The popularity of meditation is increasing in adults, as people learn about the benefits it can have on their mood, productivity, and focus. However, the benefits of mediation for children are impressive as well. Here are some ways that meditation helps children.
Improved attention and behavior
During a six-week study that consisted of in-clinic sessions twice a week and regular meditation at home, improvements in children’s ADHD behavior, self-esteem, and relationships were reported. Other mindfulness and meditation studies have shown improvements in concentration, and a reduction in hyperactivity. A study of the effects of meditation in preschoolers showed an improvement in memory and planning skills. By helping to teach your child how to direct their attention to one thing at a time, meditation can help them to feel better able to focus.
Reduced stress and improved mental health
Research on meditation in children has shown that it can help to reduce symptoms of anxiety and results in them feeling happier and more relaxed. While certain mental health issues cannot rely on meditation alone, it can be a useful strategy for your child to help regulate their stress levels, reduce their anxiety, and regulate their emotions.
Greater empathy and self-awareness
If you’ve ever meditated yourself, you know that it can be a great way to help you be aware of your thought processes and reactions. This improvement in self-awareness is possible in children as well. Meditation can help children understand which of their thoughts and emotions are more prevalent, and gives them the power to choose which ones to deal with. As a result, they feel more secure and stable, which can be a stepping stone to greater empathy. When a child has a strong self-image and is able to understand why they act the way they do, they’re better able to feel compassion for others.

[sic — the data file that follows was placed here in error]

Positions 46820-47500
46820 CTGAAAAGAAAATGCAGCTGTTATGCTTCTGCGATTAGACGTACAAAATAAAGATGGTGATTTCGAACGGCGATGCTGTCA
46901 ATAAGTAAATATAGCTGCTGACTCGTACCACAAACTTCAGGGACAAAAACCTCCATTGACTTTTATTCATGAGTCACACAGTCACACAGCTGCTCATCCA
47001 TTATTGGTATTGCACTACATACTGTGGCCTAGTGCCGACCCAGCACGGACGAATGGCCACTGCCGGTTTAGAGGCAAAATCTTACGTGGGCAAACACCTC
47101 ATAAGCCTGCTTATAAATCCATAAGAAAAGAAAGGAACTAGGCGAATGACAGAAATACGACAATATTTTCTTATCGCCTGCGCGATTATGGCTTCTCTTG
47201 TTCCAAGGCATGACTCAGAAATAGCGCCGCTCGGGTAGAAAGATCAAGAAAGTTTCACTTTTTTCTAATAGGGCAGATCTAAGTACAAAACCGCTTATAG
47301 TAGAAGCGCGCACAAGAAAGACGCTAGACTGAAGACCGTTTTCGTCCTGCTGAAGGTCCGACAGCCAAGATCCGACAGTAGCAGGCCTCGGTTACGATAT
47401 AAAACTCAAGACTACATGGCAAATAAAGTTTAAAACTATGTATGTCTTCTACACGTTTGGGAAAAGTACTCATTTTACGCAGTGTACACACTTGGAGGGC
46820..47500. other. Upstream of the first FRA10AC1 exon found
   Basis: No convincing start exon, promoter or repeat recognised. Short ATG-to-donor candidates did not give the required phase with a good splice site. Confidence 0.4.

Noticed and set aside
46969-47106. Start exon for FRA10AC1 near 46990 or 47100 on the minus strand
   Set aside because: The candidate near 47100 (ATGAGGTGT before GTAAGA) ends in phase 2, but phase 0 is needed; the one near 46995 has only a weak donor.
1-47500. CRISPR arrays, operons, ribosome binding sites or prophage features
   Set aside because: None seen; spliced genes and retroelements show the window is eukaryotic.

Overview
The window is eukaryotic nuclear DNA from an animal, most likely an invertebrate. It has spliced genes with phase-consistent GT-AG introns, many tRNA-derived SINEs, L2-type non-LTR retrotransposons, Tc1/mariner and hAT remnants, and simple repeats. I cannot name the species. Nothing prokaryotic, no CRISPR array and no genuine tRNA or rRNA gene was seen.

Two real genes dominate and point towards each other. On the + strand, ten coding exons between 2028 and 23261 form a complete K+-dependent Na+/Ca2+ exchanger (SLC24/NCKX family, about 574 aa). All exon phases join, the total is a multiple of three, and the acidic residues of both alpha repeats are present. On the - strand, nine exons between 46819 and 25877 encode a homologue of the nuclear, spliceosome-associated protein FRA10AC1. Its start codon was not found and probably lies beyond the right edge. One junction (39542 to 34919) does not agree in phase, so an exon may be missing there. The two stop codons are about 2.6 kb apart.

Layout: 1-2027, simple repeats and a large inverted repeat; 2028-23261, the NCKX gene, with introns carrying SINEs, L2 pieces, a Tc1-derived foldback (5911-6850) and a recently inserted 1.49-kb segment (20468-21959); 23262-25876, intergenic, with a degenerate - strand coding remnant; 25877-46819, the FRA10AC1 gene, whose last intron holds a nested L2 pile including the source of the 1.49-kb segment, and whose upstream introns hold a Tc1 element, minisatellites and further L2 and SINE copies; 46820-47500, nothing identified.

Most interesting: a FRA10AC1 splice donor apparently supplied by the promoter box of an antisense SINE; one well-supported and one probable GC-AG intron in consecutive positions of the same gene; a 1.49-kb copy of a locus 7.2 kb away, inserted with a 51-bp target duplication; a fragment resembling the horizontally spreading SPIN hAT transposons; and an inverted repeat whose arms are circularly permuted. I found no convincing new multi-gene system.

Better physical health
While it may not seem obvious, meditation and mindfulness can have beneficial effects on a child’s physical health. Meditation calms the nervous system and decreases stress. Research has also shown that meditation has positive effects on high blood pressure, obesity, headaches, and gastrointestinal symptoms.
There are many age-appropriate ways to help your child get started with meditation. First, create a designated space in your home that’s comfortable and free of distractions. Encourage your child to do some deep breathing with you, and ask them to visualize a balloon filling up with air slowly, and then releasing that air just as slowly. You can also ask them to visualize a relaxing activity, such as lying in a hammock on a lazy summer day. If your child’s awareness wanders, gently bring them back to the visualization, but don’t force them to participate. Walking or standing meditations are also possible if your child is having trouble sitting still.
For preschoolers, you can try meditation for a few minutes per day, moving up to 10 minutes twice per day for school-age children. Because meditation can be very relaxing, many families like to introduce it to their children as part of their bedtime routine.